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U.S. Contractor Held in Cuba Begins a Hunger Strike
Alan Gross, a former contractor for the United States Agency for International Development who has been imprisoned in Cuba for four years, plans to announce today that he has begun a hunger strike to help him win his freedom, a spokesman for Mr. Gross said.
Mr. Gross, who was arrested by Cuban authorities in 2009 and accused of being an American spy, has denied working for any intelligence agency. He is calling on Cuba to release him and is demanding that President Obama get involved in his case.
"I am fasting to object to mistruths, deceptions, and inaction by both governments, not only regarding their shared responsibility for my arbitrary detention, but also because of the lack of any reasonable or valid effort to resolve this shameful ordeal," Mr. Gross said in a statement released on Tuesday morning.
Scott Gilbert, Mr. Gross's attorney, also criticized U.S.A.I.D. for recent reports that revealed that the agency tried to secretly create a Twitter-like communication system called ZunZuneo in Cuba even as Mr. Gross was incarcerated. Mr. Gilbert said the agency should have known that the effort could threaten Mr. Gross's safety.
"Once Alan was arrested, it is shocking that U.S.A.I.D. would imperil his safety even further by running a covert operation in Cuba," Mr. Gilbert said in the statement. "U.S.A.I.D. has made one absurdly bad decision after another. Running this program is contrary to everything we have been told by high-level representatives of the Obama administration about U.S.A.I.D.'s activities in Cuba."
White House officials have said the ZunZuneo project, which was revealed last week by The Associated Press, was not a covert operation and was designed to help encourage democracy. Rajiv Shah, the director of U.S.A.I.D., is scheduled to testify on Capitol Hill on Tuesday and is expected to be questioned by lawmakers about the program.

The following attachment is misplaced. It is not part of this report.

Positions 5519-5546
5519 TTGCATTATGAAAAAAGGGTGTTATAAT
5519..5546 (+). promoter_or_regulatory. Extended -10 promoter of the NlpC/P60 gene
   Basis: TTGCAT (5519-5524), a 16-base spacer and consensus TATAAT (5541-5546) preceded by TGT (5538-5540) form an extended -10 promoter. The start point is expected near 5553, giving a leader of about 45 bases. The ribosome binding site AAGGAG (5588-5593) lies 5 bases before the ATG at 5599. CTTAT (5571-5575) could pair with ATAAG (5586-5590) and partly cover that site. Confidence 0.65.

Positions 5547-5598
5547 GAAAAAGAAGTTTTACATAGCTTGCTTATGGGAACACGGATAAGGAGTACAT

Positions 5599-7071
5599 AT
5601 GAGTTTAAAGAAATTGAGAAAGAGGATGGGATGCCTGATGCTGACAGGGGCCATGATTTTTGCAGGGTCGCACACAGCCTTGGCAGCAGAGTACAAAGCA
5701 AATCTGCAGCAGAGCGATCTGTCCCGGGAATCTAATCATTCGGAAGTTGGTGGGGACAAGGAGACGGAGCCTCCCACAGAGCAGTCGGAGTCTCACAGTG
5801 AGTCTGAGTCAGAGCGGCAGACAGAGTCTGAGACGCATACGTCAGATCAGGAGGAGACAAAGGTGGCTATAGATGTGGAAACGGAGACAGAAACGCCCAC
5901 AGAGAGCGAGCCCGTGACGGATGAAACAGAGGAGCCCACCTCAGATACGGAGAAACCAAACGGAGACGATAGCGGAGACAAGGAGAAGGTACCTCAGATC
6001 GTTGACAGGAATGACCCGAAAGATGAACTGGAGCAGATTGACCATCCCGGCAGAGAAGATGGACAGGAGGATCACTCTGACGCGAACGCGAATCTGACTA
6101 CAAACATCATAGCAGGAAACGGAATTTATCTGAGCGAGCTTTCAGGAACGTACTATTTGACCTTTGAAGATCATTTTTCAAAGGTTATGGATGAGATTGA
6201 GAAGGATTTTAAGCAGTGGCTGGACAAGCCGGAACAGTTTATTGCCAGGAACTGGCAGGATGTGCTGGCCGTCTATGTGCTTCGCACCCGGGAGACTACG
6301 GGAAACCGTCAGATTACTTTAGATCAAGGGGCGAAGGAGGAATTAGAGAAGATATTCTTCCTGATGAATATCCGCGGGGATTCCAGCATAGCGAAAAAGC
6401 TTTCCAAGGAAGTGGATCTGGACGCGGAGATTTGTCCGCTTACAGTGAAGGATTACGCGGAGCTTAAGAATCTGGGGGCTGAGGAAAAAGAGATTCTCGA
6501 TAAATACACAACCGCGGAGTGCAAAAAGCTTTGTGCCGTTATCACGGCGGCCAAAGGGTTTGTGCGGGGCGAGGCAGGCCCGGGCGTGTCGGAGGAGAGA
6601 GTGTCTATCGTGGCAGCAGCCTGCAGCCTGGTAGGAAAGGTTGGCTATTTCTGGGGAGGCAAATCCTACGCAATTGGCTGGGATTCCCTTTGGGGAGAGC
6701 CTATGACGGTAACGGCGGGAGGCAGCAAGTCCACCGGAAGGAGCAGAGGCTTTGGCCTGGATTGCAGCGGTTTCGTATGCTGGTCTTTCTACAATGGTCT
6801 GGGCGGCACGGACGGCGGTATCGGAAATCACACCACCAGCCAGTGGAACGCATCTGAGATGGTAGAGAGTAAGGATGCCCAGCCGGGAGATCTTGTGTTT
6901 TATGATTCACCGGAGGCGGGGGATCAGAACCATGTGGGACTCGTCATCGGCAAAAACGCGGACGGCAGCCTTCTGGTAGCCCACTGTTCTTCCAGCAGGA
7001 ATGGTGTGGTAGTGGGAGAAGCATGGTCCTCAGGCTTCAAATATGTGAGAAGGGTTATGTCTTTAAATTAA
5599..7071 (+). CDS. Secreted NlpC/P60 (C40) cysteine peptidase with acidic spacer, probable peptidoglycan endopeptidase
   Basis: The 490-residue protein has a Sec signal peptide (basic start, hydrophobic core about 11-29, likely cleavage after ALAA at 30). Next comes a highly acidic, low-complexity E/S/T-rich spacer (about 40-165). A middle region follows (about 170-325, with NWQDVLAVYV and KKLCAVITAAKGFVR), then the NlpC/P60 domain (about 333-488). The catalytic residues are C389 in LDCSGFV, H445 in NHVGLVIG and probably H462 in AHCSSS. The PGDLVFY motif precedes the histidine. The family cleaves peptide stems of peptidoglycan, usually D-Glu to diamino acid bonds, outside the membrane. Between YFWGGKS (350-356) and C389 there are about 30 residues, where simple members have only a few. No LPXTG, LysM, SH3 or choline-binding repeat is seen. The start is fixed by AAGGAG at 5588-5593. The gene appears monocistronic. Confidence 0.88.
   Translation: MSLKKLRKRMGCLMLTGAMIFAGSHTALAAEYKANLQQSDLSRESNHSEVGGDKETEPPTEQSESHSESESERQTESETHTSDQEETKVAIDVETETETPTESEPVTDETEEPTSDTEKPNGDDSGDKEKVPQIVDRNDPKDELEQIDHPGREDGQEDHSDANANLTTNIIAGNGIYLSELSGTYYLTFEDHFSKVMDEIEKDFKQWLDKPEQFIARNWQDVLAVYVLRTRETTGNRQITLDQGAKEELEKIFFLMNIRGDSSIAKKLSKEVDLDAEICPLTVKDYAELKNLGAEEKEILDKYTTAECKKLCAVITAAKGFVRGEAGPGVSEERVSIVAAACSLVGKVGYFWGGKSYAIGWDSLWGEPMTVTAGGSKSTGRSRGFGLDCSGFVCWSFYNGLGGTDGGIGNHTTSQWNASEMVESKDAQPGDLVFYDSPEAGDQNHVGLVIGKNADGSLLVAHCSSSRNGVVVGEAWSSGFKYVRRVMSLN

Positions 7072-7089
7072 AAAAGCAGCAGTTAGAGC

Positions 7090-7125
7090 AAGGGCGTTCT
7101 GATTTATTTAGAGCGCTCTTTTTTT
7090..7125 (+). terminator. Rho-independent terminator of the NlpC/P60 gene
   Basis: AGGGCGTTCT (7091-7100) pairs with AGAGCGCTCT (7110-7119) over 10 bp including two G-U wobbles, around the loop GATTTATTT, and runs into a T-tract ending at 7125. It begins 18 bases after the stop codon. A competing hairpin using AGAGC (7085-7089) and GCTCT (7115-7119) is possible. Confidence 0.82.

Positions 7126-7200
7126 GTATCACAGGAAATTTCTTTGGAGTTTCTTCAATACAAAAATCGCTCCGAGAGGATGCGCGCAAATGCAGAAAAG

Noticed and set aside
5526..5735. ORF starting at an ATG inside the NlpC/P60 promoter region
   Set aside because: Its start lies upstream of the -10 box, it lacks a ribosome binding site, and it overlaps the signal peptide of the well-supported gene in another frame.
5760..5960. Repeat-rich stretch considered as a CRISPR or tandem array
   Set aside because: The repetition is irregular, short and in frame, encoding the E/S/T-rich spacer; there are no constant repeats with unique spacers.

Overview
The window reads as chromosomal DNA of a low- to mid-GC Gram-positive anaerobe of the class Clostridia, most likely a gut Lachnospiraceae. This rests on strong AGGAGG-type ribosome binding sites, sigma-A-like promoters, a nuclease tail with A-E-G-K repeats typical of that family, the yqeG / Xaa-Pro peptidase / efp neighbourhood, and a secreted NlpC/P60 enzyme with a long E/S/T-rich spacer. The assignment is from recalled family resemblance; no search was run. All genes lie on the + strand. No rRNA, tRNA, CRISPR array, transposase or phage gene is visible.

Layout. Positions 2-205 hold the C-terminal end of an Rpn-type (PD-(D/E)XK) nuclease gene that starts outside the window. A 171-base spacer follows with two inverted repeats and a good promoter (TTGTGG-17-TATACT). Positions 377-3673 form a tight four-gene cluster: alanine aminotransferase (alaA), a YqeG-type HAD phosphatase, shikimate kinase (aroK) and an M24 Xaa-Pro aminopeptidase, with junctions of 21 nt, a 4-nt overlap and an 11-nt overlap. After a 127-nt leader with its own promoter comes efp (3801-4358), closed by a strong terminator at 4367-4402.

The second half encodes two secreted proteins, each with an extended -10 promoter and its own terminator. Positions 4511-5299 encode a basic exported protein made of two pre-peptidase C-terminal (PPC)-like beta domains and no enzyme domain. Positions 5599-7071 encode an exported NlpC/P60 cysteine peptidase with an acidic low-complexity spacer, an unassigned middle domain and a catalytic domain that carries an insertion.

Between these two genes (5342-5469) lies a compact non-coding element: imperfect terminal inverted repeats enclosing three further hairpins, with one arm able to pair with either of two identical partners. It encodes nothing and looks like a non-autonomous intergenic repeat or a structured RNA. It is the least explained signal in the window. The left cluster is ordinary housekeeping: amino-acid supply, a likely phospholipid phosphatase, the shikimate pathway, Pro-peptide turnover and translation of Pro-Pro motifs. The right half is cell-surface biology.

Mr. Gross, 64, was sentenced to 15 years in prison in 2011 after working for the United States agency to secretly provide Internet access to the island's Jewish community, circumventing Cuban government censors in the process. He was accused of distributing satellite and computer equipment without the proper permits.
White House officials have long called on the Cuban government to release Mr. Gross. Jay Carney, the White House press secretary, urged Cuba to release Mr. Gross in December, on the fourth anniversary of his arrest.
"Mr. Gross is a 64-year-old husband, father, and dedicated professional with a long history of providing aid to underserved communities in more than 50 countries," Mr. Carney said at the time, adding that "Mr. Gross's detention remains an impediment to more constructive relations between the United States and Cuba."
But Mr. Gross and his wife expressed frustration with Mr. Obama and the United States government, saying that they have not done enough to try to free him. In the statement, they said Mr. Gross was confined to a small cell for 23 hours a day and was in failing health.
"I've been begging our government for more than four years to bring Alan home," Judy Gross, his wife, said in the statement. "I'm worried sick about Alan's health, and I don't think he can survive much more of this."
Mr. Carney said in December that the president was "personally engaged" in the effort to win Mr. Gross's release. He said that Mr. Obama had been in touch with other world leaders to urge them to use their influence with Cuban authorities.
"The State Department has kept Mr. Gross's case at the forefront of discussions with the Cuban government and made clear the importance the United States places on his welfare," he said. "They have also engaged a wide range of foreign counterparts and urged them to advocate for Mr. Gross's release."
[Source: By Michael D. Shear, The New York Times, 08Apr14]
Privacy and counterintelligence
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